Repurpose It has partnered with integrated service company Downer to support its recently unveiled construction and demolition washing plant.
Almost two years ago, the four founders of Repurpose It came together with a unique set of skills.
Each partner brought an array of knowledge and abilities from varying sectors, from logistics, to road sweeping and construction, organic waste processing and infrastructure maintenance.
They also shared a common pursuit of treating waste as a resource. When the opportunity presented itself, they acquired a unique 150-acre site in early 2017 in the Melbourne suburb of Epping. The site had been recognised by the state government as a significant hub for resource recovery and
solidified the business case.
Since that time, the operators have made significant achievements in cementing their reputation in the Victorian market as a leader of repurposing construction and demolition (C&D) waste. From their work with the North Eastern Program Alliance on Victorian level crossing removal resource recovery, to being recognised by Westpac in the top 20 businesses of tomorrow, the founders sowed the seeds of growth.
The end of March marked the launch of Repurpose It’s Australian-first construction and demolition plant – a facility that will divert more than 500,000 tonnes of C&D waste from landfill per annum.
Using its unique wet processing technology, the plant will be able to accept a variety of waste streams, from traditional excavation waste such as rock, sand and silt, to waste mixed with other manmade inert materials, including concrete, grit and rail ballast. It will also be configured to handle non-destructive drilling and drainage waste, and additionally dirty glass, which it will scrub clean.
Reflecting on the company’s achievements over the past 22 months, Repurpose It Founder George Hatzimanolis revealed that integrated services leaders Downer had secured a 50 per cent partnership with Repurpose It. The new partnership will see the establishment of common board members with governance and oversight into new projects and opportunities for expansion in Victoria.
He tells Waste Management Review that Downer’s vision for a circular economy made sense for Repurpose It to enter into a partnership with the sustainability-focused company.
“We knew that Downer had potential to be a very important client and they had an intention to get into this space. With long-standing relationships, it made sense to leverage the best abilities of the two businesses,” George says.
Dante Cremasco, Executive Manager Road Services at Downer, says Downer’s ownership structure ensures it can continue to drive costs down while achieving its sustainability goals.
“We don’t own any virgin quarries anywhere in Australia and as a result of that, we’re always driven to ensure we can keep our costs down and that products have gone through the cycle can be repurposed into something even better the second time around,” Dante says.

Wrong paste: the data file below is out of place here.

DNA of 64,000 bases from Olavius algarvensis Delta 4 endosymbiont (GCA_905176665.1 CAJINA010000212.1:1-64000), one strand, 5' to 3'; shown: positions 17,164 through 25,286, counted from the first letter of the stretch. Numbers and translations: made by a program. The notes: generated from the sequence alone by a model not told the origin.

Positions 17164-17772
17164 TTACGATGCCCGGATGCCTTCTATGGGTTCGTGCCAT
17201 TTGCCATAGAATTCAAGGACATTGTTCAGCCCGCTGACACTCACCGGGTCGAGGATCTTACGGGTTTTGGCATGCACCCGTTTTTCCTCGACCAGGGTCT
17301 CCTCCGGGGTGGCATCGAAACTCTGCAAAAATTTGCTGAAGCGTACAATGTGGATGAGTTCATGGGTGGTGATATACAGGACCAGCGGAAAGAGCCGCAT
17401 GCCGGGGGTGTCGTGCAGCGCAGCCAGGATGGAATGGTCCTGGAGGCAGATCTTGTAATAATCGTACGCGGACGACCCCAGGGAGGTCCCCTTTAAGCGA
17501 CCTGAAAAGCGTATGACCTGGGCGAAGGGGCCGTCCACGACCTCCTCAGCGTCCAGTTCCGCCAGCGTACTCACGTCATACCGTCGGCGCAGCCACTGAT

Dante says that Downer is able to sell repurposed products into the marketplace, but mostly it intends on utilising these products in its own contracted infrastructure projects and existing manufacturing operations.
He says that Downer has a large products and services division that can use the repurposed materials to manufacture road construction materials to raw material inputs required in asphalt, microsurfacing and rejuvinators. Dante says the company also has its asset management services through DM Roads that maintains networks on behalf of agencies such as VicRoads and other local government authorities.
“We’ve also got the research and development capability of 18 scientists. These are PhD scientists up the road in Somerton that will take these materials and ensure they’ve been used in the best way possible.”
George says that Downer procures extensive amounts of sand and aggregates, and anything they can do to reduce their reliance on extractive resources is a step towards progress.
“There’s some natural synergies in the offtake and the business procures a lot of materials themselves locally,” George says.
“There’s a substantial balance sheet that sits behind the Downer business as one of the largest employers in Australia and a market leader in infrastructure and maintenance. That gives us the ability to grow and help Repurpose It reach its full potential in many ways beyond the capacity of the founders.”
Dante says that one of the advantages of the washing plant technology is that increasingly scarce virgin materials can be preserved for longer on bespoke projects.
“Ultimately we’re producing products that are as good and, in many cases, better than virgin material simply because any unsound portions from these materials have already been obliterated by time, weather and the impact of traffic.”
Adding to the organisational synergies is Repurpose It’s research grant in partnership with RMIT University to investigate the use of recycled glass for its washing process. George says that Repurpose It is fortunate to now be able to leverage Downer’s research and development capabilities, with the company’s facility just a few kilometres away from the Epping site.
As for the future, the pair hopes to use their unique capabilities to scale up, while continuing to push for updated specifications of recycled materials.
“We find VicRoads has been more than willing in recent times to embrace new specifications.
“Of course, there’s still some other work to be done across water infrastructure-related specifications, but there’s support at the highest levels of government, and this is just the beginning of making a circular economy a reality,” George says.
Pictured: George Hatzimanolis and Dante Cremasco shake hands at the Repurpose It C&D washing plant launch.